By the Whisky Couple

A couple of months ago at a whisky festival in Europe I was stopped dead in my tracks by a gentleman who complimented me on my work with a certainly kindly intentioned but rather strange remark: “You really write nice books Mr. Offringa, but what do you do for a living?”

I smiled while I wracked my brain for an appropriate answer. Should I tell him I’ve been a professional writer for more than 35 years? That I’d written a couple of novels and historical books on various topics before I dedicated my writing skills fully to whisky and in doing so was able to blend my passion with my profession? Or that to date I have published more than 20 books on my favorite topic and translated seminal works from my fellow writer friends Dave Broom, Michael Jackson and Charles MacLean? That I annually write between 80 and 100 articles or columns for publications across the globe and thereby commit to a deadline every three or four days throughout the year?

Such an answer would be a bit of overkill and rather condescending, so I decided to be funny, told him I actually was a brain surgeon and left him startled with dram in hand, pondering if that were really true.

Thinking about overkill and what is true or not, brings me to the plethora of whisky books, blogs, vlogs and self-proclaimed “whisky experts” that have entered the stage in the last decade, during which more books on whisky have been published than in the past two centuries. Some better than others, some great, some utterly a waste of resources. I don’t like the moniker “whisky expert” anyway; I am first and foremost a full time (whisky) writer and for me the real expert is the guy or girl who actually makes the whisky at the distillery or in the blending lab.

I observe that more often than not opinions are presented as facts — for instance by people who recently enjoyed their first whisky tastings and view themselves as very knowledgeable on the spot. Among them are excellent window dressers with a slick digital presence. Whisky producers may be easily enticed by what soon turns out to be meager and mediocre content, shallow knowledge and sometimes even blatant plagiarism — I think of World Whisky Day, a commercial rip-off of International Whisky Day, launched in 2009 as a charity for Parkinson Disease Society and endorsed by many influential in the whisky industry at large.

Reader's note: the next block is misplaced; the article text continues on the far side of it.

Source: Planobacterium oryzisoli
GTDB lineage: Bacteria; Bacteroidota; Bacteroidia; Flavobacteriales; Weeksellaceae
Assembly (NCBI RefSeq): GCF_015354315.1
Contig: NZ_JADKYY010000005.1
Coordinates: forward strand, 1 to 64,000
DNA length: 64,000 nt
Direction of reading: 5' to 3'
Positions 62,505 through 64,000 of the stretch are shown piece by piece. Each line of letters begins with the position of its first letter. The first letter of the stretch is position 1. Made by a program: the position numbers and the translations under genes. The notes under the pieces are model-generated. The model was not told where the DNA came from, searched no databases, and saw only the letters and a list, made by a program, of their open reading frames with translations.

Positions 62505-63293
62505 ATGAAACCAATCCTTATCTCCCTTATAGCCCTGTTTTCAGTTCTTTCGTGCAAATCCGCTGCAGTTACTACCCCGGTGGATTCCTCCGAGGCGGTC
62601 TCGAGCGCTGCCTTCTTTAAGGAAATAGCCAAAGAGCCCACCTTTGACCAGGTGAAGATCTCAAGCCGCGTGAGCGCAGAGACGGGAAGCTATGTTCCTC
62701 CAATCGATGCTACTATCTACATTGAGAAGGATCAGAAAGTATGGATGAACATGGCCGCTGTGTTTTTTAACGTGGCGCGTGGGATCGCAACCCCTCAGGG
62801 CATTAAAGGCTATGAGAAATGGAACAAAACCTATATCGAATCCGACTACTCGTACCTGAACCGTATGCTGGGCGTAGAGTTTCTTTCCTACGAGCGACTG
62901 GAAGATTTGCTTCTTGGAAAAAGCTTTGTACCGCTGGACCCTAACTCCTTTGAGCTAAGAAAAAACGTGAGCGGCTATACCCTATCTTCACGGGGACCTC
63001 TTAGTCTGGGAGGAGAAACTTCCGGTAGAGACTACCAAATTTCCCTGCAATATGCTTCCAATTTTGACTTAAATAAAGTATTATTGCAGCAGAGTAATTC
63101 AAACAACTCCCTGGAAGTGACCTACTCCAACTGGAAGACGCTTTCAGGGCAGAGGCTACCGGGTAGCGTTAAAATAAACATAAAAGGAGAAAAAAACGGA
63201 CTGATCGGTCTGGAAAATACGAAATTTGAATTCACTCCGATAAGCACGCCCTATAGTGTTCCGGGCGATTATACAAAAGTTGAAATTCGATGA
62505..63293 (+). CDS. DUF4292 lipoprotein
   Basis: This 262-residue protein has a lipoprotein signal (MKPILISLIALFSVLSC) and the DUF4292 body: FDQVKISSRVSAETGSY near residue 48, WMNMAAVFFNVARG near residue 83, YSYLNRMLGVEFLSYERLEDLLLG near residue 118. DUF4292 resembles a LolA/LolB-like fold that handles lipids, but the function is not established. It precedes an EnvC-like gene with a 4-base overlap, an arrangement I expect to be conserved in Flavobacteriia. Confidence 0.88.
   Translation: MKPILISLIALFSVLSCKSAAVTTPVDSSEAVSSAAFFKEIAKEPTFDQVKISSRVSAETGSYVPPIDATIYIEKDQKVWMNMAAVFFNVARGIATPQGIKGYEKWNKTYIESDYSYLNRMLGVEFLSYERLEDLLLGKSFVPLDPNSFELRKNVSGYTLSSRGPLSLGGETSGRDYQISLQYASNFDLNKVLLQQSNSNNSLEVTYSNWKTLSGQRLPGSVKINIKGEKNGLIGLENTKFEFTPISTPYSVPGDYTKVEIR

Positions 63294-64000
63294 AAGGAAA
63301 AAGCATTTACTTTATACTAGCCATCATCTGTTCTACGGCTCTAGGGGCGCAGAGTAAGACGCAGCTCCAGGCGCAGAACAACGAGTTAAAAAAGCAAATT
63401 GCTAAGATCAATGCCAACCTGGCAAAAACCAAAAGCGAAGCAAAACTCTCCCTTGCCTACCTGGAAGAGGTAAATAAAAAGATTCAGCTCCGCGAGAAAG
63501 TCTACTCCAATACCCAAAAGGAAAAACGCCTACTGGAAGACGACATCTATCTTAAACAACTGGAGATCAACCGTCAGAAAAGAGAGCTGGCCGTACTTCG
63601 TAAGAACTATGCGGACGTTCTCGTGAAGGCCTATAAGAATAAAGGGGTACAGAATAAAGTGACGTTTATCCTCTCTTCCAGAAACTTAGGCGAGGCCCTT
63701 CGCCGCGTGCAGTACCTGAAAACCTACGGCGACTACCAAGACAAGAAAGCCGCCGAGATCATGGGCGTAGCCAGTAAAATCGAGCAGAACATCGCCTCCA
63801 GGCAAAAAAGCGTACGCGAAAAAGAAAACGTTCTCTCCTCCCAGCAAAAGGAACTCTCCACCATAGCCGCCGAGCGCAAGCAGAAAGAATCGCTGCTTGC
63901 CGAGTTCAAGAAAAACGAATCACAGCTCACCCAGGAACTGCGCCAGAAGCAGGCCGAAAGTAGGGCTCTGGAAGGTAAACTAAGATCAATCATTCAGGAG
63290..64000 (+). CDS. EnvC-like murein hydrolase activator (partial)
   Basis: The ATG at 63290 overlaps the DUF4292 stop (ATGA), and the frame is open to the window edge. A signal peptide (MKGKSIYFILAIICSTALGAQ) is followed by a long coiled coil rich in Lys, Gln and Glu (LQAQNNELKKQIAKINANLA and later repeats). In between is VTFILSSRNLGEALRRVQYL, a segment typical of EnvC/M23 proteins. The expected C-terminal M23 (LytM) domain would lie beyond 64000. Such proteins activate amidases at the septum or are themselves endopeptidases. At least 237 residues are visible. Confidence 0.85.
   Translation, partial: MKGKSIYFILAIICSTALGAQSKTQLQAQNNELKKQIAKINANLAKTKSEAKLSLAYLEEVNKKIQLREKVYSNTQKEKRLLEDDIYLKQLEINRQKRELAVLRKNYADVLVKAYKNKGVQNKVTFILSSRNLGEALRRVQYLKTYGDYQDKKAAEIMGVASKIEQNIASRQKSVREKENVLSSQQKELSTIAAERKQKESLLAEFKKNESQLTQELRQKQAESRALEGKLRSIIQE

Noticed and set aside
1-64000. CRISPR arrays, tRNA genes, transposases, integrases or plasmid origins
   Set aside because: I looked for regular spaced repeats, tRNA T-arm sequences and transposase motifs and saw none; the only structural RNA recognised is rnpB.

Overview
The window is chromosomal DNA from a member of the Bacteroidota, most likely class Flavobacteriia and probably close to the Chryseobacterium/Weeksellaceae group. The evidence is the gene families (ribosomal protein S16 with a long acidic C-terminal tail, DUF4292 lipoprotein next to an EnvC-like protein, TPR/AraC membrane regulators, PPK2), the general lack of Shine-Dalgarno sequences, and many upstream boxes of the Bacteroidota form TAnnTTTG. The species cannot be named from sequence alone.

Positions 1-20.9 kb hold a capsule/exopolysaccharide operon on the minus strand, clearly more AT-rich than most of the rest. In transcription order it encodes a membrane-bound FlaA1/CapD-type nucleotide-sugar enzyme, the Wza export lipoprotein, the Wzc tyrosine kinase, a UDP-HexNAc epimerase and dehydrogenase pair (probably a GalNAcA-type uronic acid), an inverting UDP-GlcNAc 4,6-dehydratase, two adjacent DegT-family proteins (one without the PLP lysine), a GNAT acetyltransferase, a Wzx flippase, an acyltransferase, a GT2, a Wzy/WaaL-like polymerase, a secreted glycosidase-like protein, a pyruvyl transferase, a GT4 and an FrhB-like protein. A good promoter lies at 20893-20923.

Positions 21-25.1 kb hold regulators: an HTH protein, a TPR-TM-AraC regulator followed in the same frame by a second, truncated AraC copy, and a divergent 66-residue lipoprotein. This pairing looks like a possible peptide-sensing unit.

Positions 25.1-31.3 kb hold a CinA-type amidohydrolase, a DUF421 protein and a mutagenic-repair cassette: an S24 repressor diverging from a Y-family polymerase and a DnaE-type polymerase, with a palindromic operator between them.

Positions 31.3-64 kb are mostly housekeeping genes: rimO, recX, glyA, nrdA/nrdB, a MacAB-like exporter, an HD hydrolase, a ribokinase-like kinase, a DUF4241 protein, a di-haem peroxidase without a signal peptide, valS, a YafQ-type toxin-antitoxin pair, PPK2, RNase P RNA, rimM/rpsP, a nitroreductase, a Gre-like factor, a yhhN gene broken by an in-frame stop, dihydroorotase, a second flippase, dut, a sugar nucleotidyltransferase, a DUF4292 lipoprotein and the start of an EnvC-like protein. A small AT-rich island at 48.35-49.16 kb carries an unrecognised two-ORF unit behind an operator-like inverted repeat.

Marketing departments at various production companies outsource copy writing about their products to obscure advertising companies that don’t know their whisky from their whiskey. Packaging may confusingly refer to a single malt matured at the same time in a barrel, a hogshead and a butt, depending on what paragraph on the packaging you are reading, whereas the professionals in the industry emphasize the different types of oak containers to express certain maturation facts and differences. For the record I am not referring to a triple wood expression here!

It pained me to read an obituary for a distinguished Scottish whisky consultant in a renowned Scottish magazine, written by a pretentious upstart who blatantly states in the first paragraph he never knew or even met the person in question. The editor of said magazine apparently did not even bother to approach a mature and respected Scottish writer-in-the-know and do honor deserved to the deceased.

Don’t get me wrong: I am the first to welcome new scribes in our world and happily support upcoming talent. And mistakes will be made, as I have learned myself throughout my career (and am still learning). However, I would like to break a lance for validation and thorough research before committing a piece to paper or firing away words and images into the electronic void. A good four decades ago, as a young and inexperienced beginning proof reader and copy editor, I was taught the value of triangular research, or triple-check before you publish. It’s not that difficult with the vast digital encyclopedia that is at each writer’s fingertips in the 21st century. That is one of the big benefits nowadays — in 1974 I didn’t have those resources. But the same adage goes for both, so to any aspiring writer out there I’d like to say — use your resources well, don’t neglect contradictions, try not to plagiarize and be original.             For what it’s word (pun intended)!


            Slante mhath,


            The Whisky Couple

Mercury newspapers can be found at the following locations:


Buxton Books

Caviar & Bananas

The Meeting Street Inn (Rack)

Clair's Service Station, Folly Rd. (Rack)

Harris Teeter, Houston-Northcutt Blvd. (Rack)

Mt. Pleasant Library, Mathis Ferry Rd. (Rack)

Pitt St. Pharmacy

The Square Onion, I'On (Rack)